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But there I láid the scene. There early stray'd
My fancy, ere yet liberty of choice
Had found me, or the hope of being free.
My very dreams were rural; rural too
The first-born efforts of my youthful muse,
Sportive and jingling her poetic bells,
Ere yet her ear was mistress of their pow'rs.
No bard could please me but whose lyre was tun'd
To Nature's praises. Heroes and their feats
Fatigu'd me, never weary of the pipe
Of Tityrus, assembling, as he sang,
The rustic throng beneath his fav'rite beech,
Then Milton had indeed a poet's charms:
New to my taste his Paradise surpass'd
The struggling efforts of my boyish tongue,
To speak its excellence. I danc'd for joy..
I marvellid much, that, at so ripe an age
As twice seven years, his beauties had then first
Engag'd my wonder; and admiring still,
And still admiring, with regret suppos'd
The joy half lost, because not sooner found.
There too enamour'd of the life I loy'd,
Pathetic in its praise, in its pursuit
Determin’d, and possessing it at last
With transports, such as favour'd lovers feel,
I studied, priz'd, and wish'd that I had known
Ingenious Cowley! and, though now reclaim'd
By modern lights from an erroneous taste,
I cannot but lament thy splendid wit
Entangled in the cobwebs of the schools.
I still revere thee, courtly though retir'd!
Though stretch'd at ease in Chertsey's silent bow'rs,
Not unemploy'd; and finding rich amends
For a lost world in solitude and verse.
"Tis born with all: the love of Nature's works
Is an ingredient in the compound man
Infus'd at the creation of the kind.
And, though th’ Almighty Maker has throughout

Discriminated each from each, by strokes
And touches of his hand, with so much art
Diversified, that two were never found
Twins at all points yet this obtains in all,
That all discern a beauty in his works,
And all can taste them: minds that have been formid
And tutor'd, with a relish more exact,
But none without some relish, none unmov'd.
It is a flame, that dies not even there,
Where nothing feeds it; neither business, crowds,
Nor habits of luxurious city-life,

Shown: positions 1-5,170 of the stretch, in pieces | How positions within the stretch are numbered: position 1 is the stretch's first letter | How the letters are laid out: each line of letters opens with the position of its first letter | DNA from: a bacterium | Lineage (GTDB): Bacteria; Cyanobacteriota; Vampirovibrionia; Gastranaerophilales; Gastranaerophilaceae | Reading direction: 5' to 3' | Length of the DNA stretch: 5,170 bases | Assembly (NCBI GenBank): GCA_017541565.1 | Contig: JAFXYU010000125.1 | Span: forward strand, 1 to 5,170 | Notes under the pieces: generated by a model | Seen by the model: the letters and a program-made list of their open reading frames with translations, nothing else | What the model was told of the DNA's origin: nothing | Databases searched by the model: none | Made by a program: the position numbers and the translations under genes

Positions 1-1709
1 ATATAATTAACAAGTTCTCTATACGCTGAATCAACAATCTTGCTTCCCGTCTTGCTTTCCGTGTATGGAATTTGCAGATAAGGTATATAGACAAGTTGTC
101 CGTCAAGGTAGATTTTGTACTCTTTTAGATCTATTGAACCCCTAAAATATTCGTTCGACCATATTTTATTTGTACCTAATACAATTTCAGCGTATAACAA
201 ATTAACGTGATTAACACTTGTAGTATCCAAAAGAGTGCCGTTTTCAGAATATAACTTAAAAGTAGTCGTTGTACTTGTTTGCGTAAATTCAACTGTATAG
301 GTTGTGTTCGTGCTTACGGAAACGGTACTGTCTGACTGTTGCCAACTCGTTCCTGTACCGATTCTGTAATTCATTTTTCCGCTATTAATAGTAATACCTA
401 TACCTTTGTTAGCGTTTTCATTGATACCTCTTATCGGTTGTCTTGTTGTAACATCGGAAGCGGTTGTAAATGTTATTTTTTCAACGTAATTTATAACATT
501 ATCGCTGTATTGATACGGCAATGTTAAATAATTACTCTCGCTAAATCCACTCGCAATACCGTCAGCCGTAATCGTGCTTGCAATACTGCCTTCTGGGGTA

Whatever else they smother of true worth
In human bosoms, quench it or abate.
The villas with which London stands begirt,
Like a swarth Indian with his belt of beads,
Prove it. A breath of unadult'rate air,
The glimpse of a green pasture, how they cheer
The citizen, and brace his languid frame!
E'en in the stifling bosom of the town
A garden, in which nothing thrives, has charms,
That sooth the rich possessor; much consolid,
That here and there some sprigs of mournful mint,
Of nightshade, or valerian, grace the well
He cultivates. These serve him with a hint,
That nature lives ; that sight-refreshing green
Is still the liv'ry she delights to wear,
Though sickly samples of th’exub'rant whole.
What are the casements lin'd with creeping herbs,
The prouder sashes fronted with a range
Of orange, myrtle, or the fragrant weed,
The Frenchman's darling ?* are they not all proofs,
That man, immur'd in cities, still retains
His in-born, inextinguishable thirst
Of rural scenes, compensating his loss
By supplemental shifts, the best he may ?
The most unfurnish'd with the means of life,

* Mignonnette.

And they, that never pass their brick-wall bounds,
To range the fields, and treat their lungs with air,
Yet feel the burning instinct: over head
Suspend their crazy boxes, planted thick
And water'd duly. There the pitcher stands
A fragment, and the spoutless tea-pot there;
Sad witnesses how close-pent man regrets
The country, with what ardour he contrives

at Nature, when he can no more.
Hail, therefore, patroness of health and ease,
And contemplation, heart-consoling joys,